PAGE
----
Wednesday, March 28, 2007

War against Malaria: GM as Ammo?

In the war between man and mosquito, malaria claims 2.7 million lives every year. In the scenario where anti malaria drugs become resistant (read outwitted) with unfailing regularity, two different groups of scientists, one working at Johns Hopkins University, Baltimore and the other at Imperial College, London, seem to have transformed the rules of the fight between us and them. They claim that malaria can be fought by releasing into the environment genetically modified mosquitoes that are resistant to the malaria infection. In time, they would wipe out the malaria causing mosquitoes. (Using mosquitoes, to defeat mosquitoes –that had to come from the human brain, didn’t it?) To me, this discovery seems exciting as it seemed to take us out of the vicious cycle of using a drug to treat a disease and then have it become ineffective over a period of time precisely because it is being used. Also, the implication that we could stop using the chemical sprays and the innocuous looking mosquito repellents is worth some optimism. More importantly, once the environment is safer, we do not have to worry about issues like whether a particular drug reaches the underprivileged groups or not. There is also a modicum of thrill — did the researchers ever see that horror flick, Mimic and wonder? But this one is not just silver screen matter but serious science-speak.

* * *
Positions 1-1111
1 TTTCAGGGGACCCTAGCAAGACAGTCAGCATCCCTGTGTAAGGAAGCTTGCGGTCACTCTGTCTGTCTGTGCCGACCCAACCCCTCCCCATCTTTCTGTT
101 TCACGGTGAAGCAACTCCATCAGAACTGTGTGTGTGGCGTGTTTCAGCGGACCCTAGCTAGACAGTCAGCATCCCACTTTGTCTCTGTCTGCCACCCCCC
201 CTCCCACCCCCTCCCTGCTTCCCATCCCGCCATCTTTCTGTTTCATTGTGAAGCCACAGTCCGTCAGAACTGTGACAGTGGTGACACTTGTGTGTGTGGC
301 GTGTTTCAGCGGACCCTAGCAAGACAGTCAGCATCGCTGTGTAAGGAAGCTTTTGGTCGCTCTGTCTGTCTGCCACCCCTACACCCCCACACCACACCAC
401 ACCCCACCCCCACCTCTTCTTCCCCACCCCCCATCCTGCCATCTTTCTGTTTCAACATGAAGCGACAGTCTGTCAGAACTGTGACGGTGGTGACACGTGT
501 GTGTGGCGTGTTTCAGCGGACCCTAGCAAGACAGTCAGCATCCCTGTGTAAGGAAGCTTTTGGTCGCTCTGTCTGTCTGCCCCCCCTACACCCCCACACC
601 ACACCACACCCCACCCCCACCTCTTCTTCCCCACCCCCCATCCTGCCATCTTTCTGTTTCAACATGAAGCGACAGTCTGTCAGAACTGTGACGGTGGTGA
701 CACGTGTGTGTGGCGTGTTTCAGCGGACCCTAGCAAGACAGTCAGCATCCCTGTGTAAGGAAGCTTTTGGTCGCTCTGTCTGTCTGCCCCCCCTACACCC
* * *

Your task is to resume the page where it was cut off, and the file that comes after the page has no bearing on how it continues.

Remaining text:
Published in the Proceedings of the National Academy of Sciences, the work of the research team at Johns Hopkins vindicates the concept that engineering mosquitoes with cheap lab techniques can help control the killer disease. The idea is that genetically modified mosquitoes can survive in the wild and ultimately completely replace the anopheles mosquito that carries the infection. These enhanced mosquitoes release a protein called SM1 which blocks the malaria parasite from reaching the salivary glands of the mosquitoes which is how the disease is spread in the first place. When the wild and lab designed mosquitoes were fed on Plasmodium infected blood, they showed higher rate of survival.

The actual release of the mosquito into the environment is at least a few years away. Even then, there are some doubts as the experiments have been conducted on mice and with the anopheles stephensi, and not anopheles gambaei which is the main killer in Africa. But my main concern is what environmentalist groups will have to say about replacing a “natural” strain of mosquitoes with a genetically engineered species with red eyes or red testicles. There are serious ecological issues in wiping out traditional mosquitoes that cannot be glossed over. As Jonathan Matthews, editor of GMwatch e-magazine has said, ‘Whatever the initial advantages of GM mosquitoes, their evolutionary sustainability in the longer term is simply an unknown, and this could have a devastating effect on the food chain’ … ‘such a major human intervention could have worryingly unpredictable consequences.’ Conceptually, the unpredictability can be dealt with but strategically, the process itself will be ridden with problems since it involves the release of hundreds and thousands of genetically manufactured mosquitoes into the environment.